The Japanese media has always been a thrill to watch for me. Growing up, I enjoyed a lot of animation from Japan. Today, anime is the selling point for many people when they hear about Japanese content. However, Japanese films and shows are also slowly setting themselves up to be a force to be reckoned with.
With shows like Alice in Borderland, which became the most-watched Japanese show on Netflix with over 61 million hours watched. Re/member is one such Japanese film that has recently arrived on Netflix. It is sort of a very twisted Groundhog Day. If you’re not familiar with Groundhog Day, it is a film in which the central character of the story is stuck in a loop. Something similar happens with the central characters of this film. Six high school students who, at first glance, seem to have been chosen randomly find themselves in a situation where every night they are transported to the school chapel. They discover a coffin containing the empty cavity of a small girl; there they must find the dismembered parts of the girl's body and place them inside the coffin. While they search for the parts, a mysterious monster called "The Red Person" chases them. If they get killed, the day resets. This is the premise of the film.
The initial minutes of the film make it seem like an intense horror/slasher film. The way the story progresses with very gruesome and brutal imagery, one assumes that this is going to be a treat for people who enjoy strictly horror films. However, that isn’t the case at all. When the main characters (which comprise generic and archetypal characters) discover that they are in a time loop, things change drastically. The film shifts tone suddenly and abruptly. It transitions to a more lighthearted puzzle-solving film with alternating intense chase sequences. This is good and bad. It's good because it makes way for the film to be more unique and gives the characters better depth. bad because it seemed like it would have been a really good serious horror film. The film doesn’t take itself too seriously after a point and has numerous montages of them having fun with each other (because they technically have infinite lives until they put the body together) and also getting killed very creatively.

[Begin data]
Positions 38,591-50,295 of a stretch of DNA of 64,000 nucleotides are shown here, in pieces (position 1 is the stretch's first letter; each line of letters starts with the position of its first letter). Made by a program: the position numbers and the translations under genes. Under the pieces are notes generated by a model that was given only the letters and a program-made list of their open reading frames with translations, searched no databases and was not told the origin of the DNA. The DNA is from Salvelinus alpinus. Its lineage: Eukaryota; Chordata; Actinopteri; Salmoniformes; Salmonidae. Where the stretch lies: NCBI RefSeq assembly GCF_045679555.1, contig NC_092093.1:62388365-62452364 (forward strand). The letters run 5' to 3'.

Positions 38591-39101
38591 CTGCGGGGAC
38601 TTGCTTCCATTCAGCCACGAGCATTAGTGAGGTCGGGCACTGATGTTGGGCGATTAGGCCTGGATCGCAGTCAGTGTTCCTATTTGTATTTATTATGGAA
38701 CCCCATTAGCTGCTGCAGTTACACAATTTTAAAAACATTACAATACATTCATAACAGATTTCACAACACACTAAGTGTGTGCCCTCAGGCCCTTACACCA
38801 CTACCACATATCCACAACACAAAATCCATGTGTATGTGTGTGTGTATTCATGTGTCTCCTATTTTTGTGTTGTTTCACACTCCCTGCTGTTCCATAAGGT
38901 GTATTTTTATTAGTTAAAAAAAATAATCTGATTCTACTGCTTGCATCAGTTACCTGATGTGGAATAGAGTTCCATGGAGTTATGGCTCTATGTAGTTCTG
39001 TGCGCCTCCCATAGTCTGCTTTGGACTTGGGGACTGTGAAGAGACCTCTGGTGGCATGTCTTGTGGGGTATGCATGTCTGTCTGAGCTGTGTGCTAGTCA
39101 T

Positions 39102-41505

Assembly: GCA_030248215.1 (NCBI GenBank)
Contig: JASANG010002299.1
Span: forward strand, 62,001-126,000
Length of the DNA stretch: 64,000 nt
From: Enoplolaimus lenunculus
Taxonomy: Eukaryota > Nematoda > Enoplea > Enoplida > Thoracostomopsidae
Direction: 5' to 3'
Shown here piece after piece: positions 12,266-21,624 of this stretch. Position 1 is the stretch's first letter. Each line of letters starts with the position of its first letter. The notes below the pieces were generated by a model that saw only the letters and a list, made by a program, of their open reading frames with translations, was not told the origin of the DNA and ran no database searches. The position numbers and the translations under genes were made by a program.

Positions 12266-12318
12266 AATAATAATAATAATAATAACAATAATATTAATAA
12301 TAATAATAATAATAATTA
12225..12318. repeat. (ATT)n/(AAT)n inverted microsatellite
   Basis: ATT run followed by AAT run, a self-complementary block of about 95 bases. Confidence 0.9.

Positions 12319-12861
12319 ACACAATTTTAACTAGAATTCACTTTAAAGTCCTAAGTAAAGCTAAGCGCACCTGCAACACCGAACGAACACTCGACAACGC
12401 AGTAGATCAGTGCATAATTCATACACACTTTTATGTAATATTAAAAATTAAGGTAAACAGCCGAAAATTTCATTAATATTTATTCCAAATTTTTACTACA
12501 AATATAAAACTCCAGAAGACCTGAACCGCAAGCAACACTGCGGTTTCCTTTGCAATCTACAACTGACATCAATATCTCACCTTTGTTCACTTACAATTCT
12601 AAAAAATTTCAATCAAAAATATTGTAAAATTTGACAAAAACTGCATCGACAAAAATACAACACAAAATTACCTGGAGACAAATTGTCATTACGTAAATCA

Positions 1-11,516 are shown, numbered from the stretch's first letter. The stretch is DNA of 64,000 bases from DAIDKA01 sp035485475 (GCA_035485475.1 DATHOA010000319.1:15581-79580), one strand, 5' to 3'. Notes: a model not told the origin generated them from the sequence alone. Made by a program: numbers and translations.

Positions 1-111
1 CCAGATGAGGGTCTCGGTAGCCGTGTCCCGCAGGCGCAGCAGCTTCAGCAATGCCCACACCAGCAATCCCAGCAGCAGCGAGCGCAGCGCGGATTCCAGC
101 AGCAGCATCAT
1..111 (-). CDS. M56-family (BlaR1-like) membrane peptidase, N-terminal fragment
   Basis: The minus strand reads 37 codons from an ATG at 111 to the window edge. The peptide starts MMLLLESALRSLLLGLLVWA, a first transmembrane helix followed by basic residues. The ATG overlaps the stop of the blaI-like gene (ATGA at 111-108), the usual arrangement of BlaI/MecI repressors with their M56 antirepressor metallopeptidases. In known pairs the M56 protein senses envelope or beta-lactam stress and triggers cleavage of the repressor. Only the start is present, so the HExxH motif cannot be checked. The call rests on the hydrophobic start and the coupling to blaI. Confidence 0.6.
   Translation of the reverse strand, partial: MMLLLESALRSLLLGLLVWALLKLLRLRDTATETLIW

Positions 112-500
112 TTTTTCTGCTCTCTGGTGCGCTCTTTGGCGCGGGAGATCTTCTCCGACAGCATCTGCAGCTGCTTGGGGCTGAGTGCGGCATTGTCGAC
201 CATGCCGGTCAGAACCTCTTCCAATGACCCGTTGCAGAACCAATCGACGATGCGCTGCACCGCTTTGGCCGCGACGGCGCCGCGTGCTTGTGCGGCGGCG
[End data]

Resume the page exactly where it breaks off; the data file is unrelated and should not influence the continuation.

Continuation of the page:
The film becomes more about the characters, with all the characters getting fleshed out and friendship taking center stage as the main theme of the film. I don't want to hold it against the film because it doesn't detract from the experience, but if it had gone full horror, it could have turned out pretty well as well. There are a few twists and turns, though, as the film progresses.
Talking about the monster, "The Red Person," has a mix of practical and CGI effects for its body. The practical effects look better than the CGI in this film, which makes one wonder why they’re used so little these days. The performances in the film are substantial, with all the actors doing their parts. There are a lot of tropes in the film that are very prevalent in Japanese media, but nothing that really impedes the quality of the film.
The film begins strongly, dips a little in the middle, but quickly picks up again towards the third act. It is a short, fun, and entertaining film with nothing that will blow you away. It is simply satisfactory and enjoyable.
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